Thursday 5th December 2019
THE SUBTLE SCIENCE AND EXACT ART OF COLOUR IN ENGLISH GARDEN DESIGN
In 1888 Gertrude Jekyll wrote a short but seminal article in The Garden in which she urged the readers to “remember that in a garden we are painting a picture”. As an accomplished watercolour artist, Miss Jekyll was familiar with the principles of using colours, but she felt that in gardens these principles “had been greatly neglected”. This talk looks at how to apply these principles in designing a border, but it also looks at the ways in which a border is different from a painting. However, it goes further than this and looks at how contemporary work of the likes of Turner, Monet, Rothko, Jackson Pollack, and Hockney evolved in parallel with ideas about what a garden or border should look like.
By Timothy Walker
Since 1986 Timothy Walker has given 1,500 public lectures. This was originally part of his work as director of the Oxford University Botanic Garden from 1988 to 2014. Botanic gardens are often described as living museums, and garden curators lecture about them in the same way as museum curators talk about their collections. Since 2014 he has been a college lecturer and tutor at Somerville College Oxford. Gardens are often thought of a place where science and art meet on equal terms. Timothy Walker’s lectures investigate this relationship.
Thursday 9th January 2020
THE SUBLIME IN ART AND TECHNOLOGY
Thanks to the works of two philosophers, Burke 1757 and Kant 1790, the “sublime” became the most fundamental aesthetic notion of the period (the end of the Enlightenment and the beginning of Romanticism) with an impact on artistic creation. Energy became the main motif of the aesthetics of the “sublime” and emphasized its links with the Industrial Revolution.
By Christian Monjou
Thursday 6th February 2020
THE ENGLISH COUNTRY CHURCH (PART 2)
FROM THE TUDORS TO THE PRESENT.
The Tudor era marked a radical departure in terms of usage and architecture, influenced by the European Reformation which insisted on the Bible and preaching. The Commonwealth interregnum (Oliver Cromwell) in the 17th century represented a new iconoclasm and the beginning of new non-conformity with its own architectural forms. The profound ecclesiastical changes of 19th century Victorian Britain have left a substantial legacy evident in gothic revival and liturgical transformation.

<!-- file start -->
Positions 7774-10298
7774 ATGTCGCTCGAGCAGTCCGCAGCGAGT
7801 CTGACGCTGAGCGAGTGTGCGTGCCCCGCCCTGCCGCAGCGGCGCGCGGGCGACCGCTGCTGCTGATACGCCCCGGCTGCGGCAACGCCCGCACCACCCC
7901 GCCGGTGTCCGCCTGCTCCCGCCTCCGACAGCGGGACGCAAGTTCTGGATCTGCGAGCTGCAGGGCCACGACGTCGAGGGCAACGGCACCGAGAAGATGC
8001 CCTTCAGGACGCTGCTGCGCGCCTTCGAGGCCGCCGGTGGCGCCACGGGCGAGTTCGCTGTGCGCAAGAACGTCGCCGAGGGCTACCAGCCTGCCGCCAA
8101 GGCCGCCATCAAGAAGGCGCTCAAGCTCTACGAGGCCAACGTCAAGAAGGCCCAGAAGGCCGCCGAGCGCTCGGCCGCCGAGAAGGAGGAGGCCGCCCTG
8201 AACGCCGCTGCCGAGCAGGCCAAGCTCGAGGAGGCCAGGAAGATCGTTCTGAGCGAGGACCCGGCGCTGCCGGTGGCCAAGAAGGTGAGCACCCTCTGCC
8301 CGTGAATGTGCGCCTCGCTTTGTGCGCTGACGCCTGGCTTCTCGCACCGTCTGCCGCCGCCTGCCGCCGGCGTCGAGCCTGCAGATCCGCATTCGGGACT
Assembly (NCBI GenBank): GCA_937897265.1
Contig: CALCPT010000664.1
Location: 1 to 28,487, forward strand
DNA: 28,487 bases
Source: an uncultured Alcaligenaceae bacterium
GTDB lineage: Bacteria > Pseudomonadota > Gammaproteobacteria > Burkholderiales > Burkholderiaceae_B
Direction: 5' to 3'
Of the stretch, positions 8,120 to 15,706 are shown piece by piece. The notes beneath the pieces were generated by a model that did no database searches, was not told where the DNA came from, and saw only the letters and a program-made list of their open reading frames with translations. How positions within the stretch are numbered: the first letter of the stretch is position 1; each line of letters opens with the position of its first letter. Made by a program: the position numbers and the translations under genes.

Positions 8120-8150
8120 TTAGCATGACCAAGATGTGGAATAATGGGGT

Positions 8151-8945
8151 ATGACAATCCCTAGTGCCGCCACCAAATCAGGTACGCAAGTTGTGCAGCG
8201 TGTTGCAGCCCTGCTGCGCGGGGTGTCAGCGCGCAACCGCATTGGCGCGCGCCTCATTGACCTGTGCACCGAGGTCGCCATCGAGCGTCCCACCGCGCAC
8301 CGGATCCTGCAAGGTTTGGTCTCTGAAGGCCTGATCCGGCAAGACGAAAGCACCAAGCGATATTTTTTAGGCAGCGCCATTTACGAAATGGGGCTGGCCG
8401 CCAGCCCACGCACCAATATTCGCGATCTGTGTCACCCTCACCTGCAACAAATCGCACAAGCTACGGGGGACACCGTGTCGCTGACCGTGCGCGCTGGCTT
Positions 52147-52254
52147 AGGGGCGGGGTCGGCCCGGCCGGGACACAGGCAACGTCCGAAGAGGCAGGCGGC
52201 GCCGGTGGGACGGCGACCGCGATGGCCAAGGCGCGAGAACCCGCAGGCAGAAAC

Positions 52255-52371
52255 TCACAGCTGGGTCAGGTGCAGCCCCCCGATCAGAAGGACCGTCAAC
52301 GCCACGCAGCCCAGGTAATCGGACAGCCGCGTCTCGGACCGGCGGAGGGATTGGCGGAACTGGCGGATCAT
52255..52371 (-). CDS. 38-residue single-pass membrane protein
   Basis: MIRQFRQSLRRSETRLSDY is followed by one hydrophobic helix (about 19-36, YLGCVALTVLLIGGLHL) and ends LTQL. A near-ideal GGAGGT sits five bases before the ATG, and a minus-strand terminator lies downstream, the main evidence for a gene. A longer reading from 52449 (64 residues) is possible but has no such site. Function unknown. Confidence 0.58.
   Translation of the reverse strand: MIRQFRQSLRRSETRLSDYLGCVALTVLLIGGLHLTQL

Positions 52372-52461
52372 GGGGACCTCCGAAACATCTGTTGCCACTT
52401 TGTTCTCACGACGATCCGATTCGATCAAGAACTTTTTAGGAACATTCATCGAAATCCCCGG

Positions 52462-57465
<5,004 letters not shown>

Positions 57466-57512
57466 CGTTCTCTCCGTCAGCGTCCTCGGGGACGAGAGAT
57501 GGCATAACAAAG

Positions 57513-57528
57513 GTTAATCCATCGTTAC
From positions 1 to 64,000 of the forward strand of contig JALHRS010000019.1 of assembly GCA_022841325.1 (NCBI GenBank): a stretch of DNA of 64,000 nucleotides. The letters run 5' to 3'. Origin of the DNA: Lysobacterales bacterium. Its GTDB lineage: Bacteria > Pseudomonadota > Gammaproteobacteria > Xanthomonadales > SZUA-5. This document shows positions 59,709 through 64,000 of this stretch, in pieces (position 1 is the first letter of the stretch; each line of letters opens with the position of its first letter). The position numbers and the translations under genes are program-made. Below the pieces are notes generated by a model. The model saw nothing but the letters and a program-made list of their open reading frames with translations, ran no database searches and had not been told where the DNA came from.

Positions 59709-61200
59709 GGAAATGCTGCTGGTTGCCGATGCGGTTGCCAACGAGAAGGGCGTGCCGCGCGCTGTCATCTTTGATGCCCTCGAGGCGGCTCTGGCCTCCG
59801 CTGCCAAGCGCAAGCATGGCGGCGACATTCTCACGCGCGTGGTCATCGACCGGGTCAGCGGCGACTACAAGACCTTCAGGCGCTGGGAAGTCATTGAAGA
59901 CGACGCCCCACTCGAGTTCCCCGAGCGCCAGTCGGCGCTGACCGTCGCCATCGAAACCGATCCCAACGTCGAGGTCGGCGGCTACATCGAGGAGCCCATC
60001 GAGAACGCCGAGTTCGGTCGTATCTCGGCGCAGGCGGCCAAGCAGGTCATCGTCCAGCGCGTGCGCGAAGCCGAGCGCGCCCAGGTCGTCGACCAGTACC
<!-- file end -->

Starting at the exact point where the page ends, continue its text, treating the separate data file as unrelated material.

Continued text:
By the Rev’d Nicholas Henderson
Thursday 5th March 2020
CAMBODIA: THE SACRED ART OF ANGKOR AND LIVING ARTS.
The 12th century temples of Angkor are the biggest religious monument in the world, a recreation of Hindu cosmos, covered in exquisite carvings. It highlights the brilliance of Khmer architecture and bas-reliefs of the Hindu epics of Ramayana and Mahabharata. The lecture concludes with contemporary Cambodia and the living arts, especially classical dance with performers re-enacting sacred dances in front of the temples.
By Denise Heywood
Thursday 2nd April 2020
THE MUSICAL WORLD OF JOHANN SEBASTIAN BACH (1685-1750)
Bach is so important in the history of music that we close down the Baroque period with his death in 1750. He is one of the most challenging of composers and rarely reveals the subtleties of his music on first or even second hearing. We shall go beneath the surface of Bach’s music to decode some of its symbolism and to highlight some of his aesthetic goals.
By Peter Medhurst
Peter Medhurst will also perform a selection of Bach’s arias and keyboard music.
Thursday 7th May 2020
THE FORGOTTEN PAINTINGS OF THE ART WORLD KNOWN AS “SLEEPERS”. FAKE OR FORTUNE?
Professional restorers go about discovering hidden gems which have long since lost their dignity or fallen into anonymity. The research and examination of pictures is rich in details about the age of pigment, panels, canvasses and frames.
By Julia Korner